Cities at Night was launched by some Spanish astrophysicists who started following an astronaut’s Twitter account. “For us his nighttime pictures were like fire for a firefighter—it’s pretty, but you must control it,” says Alejandro Sanchez from Complutense University of Madrid. “We want to make the nighttime images useful for citizens, journalists, and scientists. And make this beauty accessible—but also make people think about if all this waste of energy is really needed.”
“You and I haven’t improved all that much, but robots have. We can work together with other nations in design, construction, and making habitats on both the near side and far side of Mars.”
45 years ago today, Apollo 11 landed on the first humans on the moon. Neil Armstrong and Buzz Aldrin spent 21.5 hours on the lunar surface.
Astronaut Reid Wiseman takes to Twitter with an olfactory report from space.
On Tuesday, a bonsai tree boldly went where no bonsai tree has gone before.
Azuma Makoto, a 38-year-old artist based in Tokyo, launched two botanical arrangements into orbit: “Shiki 1,” a Japanese white pine bonsai tree suspended from a metal frame, and an untitled arrangement of orchids, lilies, hydrangeas, and irises.
Who remembered that we’d gotten it wrong so many times?
Once the U.S. planted a flag on the moon, it was easy to forget the trials and tribulations of the space race. But did you know that the United States and Soviet Union combined for eight failed missions to the moon within a single year? Eventually, the U.S. got the Pioneer 4 (their fifth attempt) to do a successful flyby in 1959. The Soviet Union followed a few months later by topping us big time—they actually landed with their Luna 2, a probe that looks straight out of 1960s sci-fi television. It’s a story that you can follow in this pair of infographics created by Margot Trudell as part of her OCAD graduate thesis.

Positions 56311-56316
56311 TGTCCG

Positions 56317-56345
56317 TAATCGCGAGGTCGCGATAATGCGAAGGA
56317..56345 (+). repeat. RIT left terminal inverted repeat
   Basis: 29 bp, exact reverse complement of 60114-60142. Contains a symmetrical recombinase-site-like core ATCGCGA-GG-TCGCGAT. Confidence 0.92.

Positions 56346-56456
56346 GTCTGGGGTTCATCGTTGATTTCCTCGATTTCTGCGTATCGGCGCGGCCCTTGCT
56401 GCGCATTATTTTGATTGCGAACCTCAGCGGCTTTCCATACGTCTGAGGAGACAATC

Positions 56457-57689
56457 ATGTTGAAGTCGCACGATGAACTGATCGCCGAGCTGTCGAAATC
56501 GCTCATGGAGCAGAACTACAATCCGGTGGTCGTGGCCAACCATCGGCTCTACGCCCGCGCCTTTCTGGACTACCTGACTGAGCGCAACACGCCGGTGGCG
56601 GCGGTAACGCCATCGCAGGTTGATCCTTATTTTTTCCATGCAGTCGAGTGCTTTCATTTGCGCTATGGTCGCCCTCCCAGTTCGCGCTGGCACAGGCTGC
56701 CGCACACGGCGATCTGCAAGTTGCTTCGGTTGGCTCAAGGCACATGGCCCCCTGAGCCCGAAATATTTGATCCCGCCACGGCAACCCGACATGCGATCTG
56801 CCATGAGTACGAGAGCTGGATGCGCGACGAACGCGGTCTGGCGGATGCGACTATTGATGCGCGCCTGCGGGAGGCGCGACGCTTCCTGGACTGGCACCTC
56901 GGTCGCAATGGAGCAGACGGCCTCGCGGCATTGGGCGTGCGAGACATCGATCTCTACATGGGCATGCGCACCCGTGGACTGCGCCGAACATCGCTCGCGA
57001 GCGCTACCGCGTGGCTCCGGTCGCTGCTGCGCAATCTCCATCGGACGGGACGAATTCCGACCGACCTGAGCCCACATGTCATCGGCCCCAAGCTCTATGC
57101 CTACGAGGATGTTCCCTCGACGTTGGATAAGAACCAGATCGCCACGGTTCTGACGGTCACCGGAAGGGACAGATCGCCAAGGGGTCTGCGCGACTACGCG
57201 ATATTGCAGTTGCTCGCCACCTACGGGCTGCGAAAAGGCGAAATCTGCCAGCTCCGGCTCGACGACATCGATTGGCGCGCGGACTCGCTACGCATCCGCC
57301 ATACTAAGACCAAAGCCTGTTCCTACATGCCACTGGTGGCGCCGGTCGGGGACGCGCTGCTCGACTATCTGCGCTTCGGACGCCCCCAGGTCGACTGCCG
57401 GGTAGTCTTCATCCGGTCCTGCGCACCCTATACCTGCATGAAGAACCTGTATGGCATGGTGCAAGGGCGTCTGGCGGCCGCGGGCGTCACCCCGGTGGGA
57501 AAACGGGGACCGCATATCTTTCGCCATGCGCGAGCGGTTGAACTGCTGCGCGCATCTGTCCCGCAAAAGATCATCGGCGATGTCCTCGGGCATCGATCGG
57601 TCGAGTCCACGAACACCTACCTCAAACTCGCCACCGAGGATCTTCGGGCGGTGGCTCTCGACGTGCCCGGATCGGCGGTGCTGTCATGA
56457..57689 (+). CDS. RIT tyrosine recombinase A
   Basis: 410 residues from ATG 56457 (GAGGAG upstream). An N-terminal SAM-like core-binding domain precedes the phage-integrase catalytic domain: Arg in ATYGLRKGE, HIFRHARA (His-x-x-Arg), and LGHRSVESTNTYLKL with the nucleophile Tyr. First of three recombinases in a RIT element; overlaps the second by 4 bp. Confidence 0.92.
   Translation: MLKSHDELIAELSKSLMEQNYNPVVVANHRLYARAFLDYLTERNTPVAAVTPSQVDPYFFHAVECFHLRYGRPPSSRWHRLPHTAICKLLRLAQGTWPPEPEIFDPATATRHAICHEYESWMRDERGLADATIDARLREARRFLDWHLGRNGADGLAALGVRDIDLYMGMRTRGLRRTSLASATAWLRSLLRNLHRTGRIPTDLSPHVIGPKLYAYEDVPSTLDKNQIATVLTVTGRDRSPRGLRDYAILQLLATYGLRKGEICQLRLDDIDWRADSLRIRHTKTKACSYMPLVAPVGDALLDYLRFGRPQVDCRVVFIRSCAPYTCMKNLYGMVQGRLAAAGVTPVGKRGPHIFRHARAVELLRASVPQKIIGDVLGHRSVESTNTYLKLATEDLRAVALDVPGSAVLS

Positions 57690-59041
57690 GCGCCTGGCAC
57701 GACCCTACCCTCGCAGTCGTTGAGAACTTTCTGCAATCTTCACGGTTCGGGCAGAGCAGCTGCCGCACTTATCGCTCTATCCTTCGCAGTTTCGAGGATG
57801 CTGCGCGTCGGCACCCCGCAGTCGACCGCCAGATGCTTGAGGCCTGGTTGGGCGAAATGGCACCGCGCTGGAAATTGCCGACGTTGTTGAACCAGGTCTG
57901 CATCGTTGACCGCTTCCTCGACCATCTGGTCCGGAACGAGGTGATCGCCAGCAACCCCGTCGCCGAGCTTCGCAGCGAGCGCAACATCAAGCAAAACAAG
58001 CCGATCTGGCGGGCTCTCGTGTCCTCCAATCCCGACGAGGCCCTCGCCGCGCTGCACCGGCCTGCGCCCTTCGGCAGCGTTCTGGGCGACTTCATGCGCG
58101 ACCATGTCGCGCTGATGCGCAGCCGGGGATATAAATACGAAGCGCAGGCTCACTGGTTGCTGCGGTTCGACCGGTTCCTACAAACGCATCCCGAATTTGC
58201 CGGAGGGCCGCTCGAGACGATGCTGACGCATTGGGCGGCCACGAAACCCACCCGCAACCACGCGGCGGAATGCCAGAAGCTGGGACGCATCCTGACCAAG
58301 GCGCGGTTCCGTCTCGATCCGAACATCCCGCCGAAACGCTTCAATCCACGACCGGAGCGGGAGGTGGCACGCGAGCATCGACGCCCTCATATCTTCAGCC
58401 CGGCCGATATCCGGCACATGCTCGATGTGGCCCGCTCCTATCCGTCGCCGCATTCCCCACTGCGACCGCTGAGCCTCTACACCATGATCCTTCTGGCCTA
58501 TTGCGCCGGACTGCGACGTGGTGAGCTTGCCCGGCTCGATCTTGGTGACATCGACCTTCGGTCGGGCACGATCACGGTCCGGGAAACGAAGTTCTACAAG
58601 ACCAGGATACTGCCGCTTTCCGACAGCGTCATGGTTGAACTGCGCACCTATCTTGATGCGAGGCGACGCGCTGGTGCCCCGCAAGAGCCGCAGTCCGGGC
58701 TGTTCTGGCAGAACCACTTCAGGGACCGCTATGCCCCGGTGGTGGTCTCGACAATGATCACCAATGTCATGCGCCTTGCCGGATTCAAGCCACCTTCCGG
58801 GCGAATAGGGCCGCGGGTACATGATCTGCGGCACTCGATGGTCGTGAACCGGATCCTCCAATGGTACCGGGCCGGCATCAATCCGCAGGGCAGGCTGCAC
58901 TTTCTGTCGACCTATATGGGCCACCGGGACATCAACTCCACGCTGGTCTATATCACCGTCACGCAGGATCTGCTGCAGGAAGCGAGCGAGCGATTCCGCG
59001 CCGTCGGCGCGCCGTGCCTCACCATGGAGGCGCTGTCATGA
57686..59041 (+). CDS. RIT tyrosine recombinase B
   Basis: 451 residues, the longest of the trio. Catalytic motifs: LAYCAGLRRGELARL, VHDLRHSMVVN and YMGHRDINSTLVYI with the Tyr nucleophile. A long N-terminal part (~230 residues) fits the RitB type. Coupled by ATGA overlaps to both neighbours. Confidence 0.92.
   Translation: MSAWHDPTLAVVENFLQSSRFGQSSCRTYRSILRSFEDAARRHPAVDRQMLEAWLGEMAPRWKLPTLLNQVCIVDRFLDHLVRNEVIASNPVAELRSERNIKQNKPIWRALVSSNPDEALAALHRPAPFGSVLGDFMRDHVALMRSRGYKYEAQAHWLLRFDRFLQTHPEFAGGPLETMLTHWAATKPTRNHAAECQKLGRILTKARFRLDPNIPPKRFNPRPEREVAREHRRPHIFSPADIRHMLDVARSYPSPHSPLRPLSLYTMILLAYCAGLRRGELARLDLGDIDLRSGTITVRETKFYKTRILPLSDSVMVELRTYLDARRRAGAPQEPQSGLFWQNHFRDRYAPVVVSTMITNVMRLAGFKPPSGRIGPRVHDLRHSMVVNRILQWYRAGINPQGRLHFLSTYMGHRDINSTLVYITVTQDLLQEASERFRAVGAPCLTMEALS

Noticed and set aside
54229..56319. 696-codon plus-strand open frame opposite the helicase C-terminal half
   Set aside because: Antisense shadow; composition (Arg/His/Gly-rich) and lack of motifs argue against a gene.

"We chose the epic challenge of reaching Mars because epic challenges inspire us and motivate us."
Where we’re going, we’ll need roads. But before long-term settlers arrive on Mars or the moon, one engineer is working under a NASA grant to make sure that the proper infrastructure is already in place.
Why We Can’t Stop Obsessing Over Flying Saucers
Will the test vehicle get the altitude and velocity it needs to prove we can fly in the Martian atmosphere?
“Long term, we want to get to thousands of space flights a year, where ultimately we have a base on the moon and on Mars.” - Inside The Dragon With Elon Musk
In only a year and a half of Vine, we’ve seen six-second loops of just about everything under the sun. With a recent dispatch from space, however, we’ve apparently moved on from underneath and are now broadcasting Vines from somewhere more adjacent to the sun.
Astronaut Reid Wiseman has posted the first-ever Vine video sent from space.